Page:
“I put 4 points into my shooting roll, thereby guaranteeing a successful shot!” and “I’ve spent all 3 of my points of sense trouble- so until I wake tomorrow morning, I will be easy to ambush!” are two ideas I just can’t endorse. I can’t handle using 1d6 for every roll, either. Just not enough range of randomness for me. :\
Chados, I can totally understand that. I’m a little bothered by the 1d6 thing myself, since I really like rolling dice. And I know some folks in my gaming circles who would be terrible with point pools, because they’d always hoard everything.
But personally, I really like the concept of having resources that can make a roll easier for those times that you especially care about success (and since it mirrors the fact that people can take extra effort to succeed in a clutch situation in real life), and I like the way the game uses mechanics to make narrative beats more effective.
So maybe I should just get CoC 7th Edition, which has a little of that action going on, but with the more classic and swingy mechanics of percentile rolling.
I think pool mechanics work better for horror and investigative games because people have limits to their focus and endurance. Fatigue is a very real thing and a character fighting cultists and monsters is going to wear out sooner or later. Having a character make spot hidden and sneak checks 24/7 without penalty is as realistic as D&D characters being as active with 1 hit point as they are at 100 hit points.
D&D is it’s own thing, and I don’t mind playing it with it’s quirks(1hp=fine and dandy).
I can see some of your points about pooled stats, Ross. I’ve listened to almost all of RPPR’s Gumshoe games and I’ve had ups and downs with my opinion on the Gumshoe system. I do like some of the things that they did with refreshing your pool somewhat, after listening to your NBA campaign. Still, I dislike the system a lot.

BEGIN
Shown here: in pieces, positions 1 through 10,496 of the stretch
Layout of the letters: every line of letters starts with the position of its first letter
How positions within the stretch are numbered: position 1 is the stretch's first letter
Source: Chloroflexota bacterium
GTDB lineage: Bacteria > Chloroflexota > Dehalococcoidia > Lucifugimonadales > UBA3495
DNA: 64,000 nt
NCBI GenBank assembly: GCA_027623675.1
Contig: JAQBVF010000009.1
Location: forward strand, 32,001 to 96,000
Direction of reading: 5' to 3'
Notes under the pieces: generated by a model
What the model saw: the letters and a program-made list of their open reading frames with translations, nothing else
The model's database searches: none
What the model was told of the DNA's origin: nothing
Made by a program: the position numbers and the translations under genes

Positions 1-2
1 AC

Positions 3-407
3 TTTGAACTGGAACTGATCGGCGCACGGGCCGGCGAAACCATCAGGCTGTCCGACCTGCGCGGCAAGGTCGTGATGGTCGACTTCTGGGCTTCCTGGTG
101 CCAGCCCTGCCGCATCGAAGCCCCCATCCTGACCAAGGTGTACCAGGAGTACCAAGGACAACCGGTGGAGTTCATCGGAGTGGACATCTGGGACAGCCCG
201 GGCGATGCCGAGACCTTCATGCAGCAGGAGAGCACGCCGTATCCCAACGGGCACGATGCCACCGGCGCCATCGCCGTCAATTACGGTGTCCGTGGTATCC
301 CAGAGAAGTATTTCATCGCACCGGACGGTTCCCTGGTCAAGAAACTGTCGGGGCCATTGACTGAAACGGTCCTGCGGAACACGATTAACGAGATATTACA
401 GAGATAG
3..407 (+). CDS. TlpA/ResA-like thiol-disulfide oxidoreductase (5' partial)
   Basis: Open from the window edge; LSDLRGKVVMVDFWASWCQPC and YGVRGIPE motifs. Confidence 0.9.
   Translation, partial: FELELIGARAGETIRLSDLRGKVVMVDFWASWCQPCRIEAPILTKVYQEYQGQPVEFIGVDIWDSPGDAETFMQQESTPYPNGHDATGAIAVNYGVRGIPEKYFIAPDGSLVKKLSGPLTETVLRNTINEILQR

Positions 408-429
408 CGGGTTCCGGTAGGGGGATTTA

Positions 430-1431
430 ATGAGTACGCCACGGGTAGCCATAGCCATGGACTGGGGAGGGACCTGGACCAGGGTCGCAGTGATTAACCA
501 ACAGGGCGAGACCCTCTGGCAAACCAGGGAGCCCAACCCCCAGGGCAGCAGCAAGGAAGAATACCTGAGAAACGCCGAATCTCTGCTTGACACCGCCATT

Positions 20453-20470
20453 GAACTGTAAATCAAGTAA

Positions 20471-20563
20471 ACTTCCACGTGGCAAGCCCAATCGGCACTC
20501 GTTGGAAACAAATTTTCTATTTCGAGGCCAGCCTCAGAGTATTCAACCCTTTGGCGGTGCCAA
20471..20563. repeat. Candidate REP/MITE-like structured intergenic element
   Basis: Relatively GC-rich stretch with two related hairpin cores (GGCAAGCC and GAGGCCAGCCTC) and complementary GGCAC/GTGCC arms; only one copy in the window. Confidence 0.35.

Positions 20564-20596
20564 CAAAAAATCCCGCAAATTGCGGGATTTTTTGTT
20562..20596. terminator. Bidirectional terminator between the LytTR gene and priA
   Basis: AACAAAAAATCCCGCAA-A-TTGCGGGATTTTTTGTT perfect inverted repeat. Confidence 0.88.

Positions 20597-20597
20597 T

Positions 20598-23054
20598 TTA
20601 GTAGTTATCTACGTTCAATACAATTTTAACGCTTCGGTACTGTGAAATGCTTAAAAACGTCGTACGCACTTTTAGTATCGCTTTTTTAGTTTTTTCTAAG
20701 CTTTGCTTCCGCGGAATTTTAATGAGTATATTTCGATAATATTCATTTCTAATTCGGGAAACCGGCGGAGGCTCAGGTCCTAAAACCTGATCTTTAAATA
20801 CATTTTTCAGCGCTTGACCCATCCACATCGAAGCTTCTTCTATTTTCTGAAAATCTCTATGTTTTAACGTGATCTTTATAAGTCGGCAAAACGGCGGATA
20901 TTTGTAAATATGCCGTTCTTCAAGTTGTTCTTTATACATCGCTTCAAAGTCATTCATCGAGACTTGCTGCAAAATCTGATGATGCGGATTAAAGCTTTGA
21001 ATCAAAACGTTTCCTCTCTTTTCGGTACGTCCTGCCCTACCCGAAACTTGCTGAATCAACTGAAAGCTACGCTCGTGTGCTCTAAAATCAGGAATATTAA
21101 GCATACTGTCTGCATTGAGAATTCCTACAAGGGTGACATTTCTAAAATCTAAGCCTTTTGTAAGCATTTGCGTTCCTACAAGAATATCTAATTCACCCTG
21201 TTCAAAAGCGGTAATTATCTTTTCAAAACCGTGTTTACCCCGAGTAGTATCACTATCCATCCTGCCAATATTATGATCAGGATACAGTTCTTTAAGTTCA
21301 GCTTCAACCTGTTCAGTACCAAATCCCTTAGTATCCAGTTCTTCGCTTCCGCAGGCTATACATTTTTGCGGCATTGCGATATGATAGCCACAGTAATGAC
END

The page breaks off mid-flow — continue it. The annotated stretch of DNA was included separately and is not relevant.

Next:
I think Eclipse Phase does it right, with some Player Agency(Moxie, and being able to game the dice roll a bit), and it’s Wound/Trauma penalties system. If I can ever get my gaming buddies to gather often enough to get the campaign we’ve been talking about for over a year, I want to introduce -at least- the Moxie system.
The thing that really sells Gumshoe for me, though it’s not necessarily that hard to port to more dice-intensive systems, is the investigative end of things. If you’re looking into the right things and leveraging your characters’ strengths, you shouldn’t be missing out on info just because the dice hate you tonight. You especially shouldn’t when it stops forward progress.
The general ability side of things does make me a little frustrated sometimes, and I’m using it mostly because settings and themes like Ashen Stars and Night’s Black Agents are only available in the context of Gumshoe rules and I am far too lazy to convert to some other system. Personally I have way more issues with Eclipse Phase’s mechanics, though. I love the setting but I just can’t deal with the system. Maybe if they ever come through with that Fate version.
The only time I really noticed the audio quality in the fixed one was near the end, when the old woman was talking. For whatever reason the fix cut out some of the pauses when Ross spoke, so her words were jumbled together. It was a bit harder to understand but also creepy.
I really liked how you handled the multiple factions and how their attempts to find the item kept intersecting with the players.
Anyways, I am really looking forward to the rest of this series. My money is on Father Killjoy being the first casualty of the campaign with his gung-ho attitude…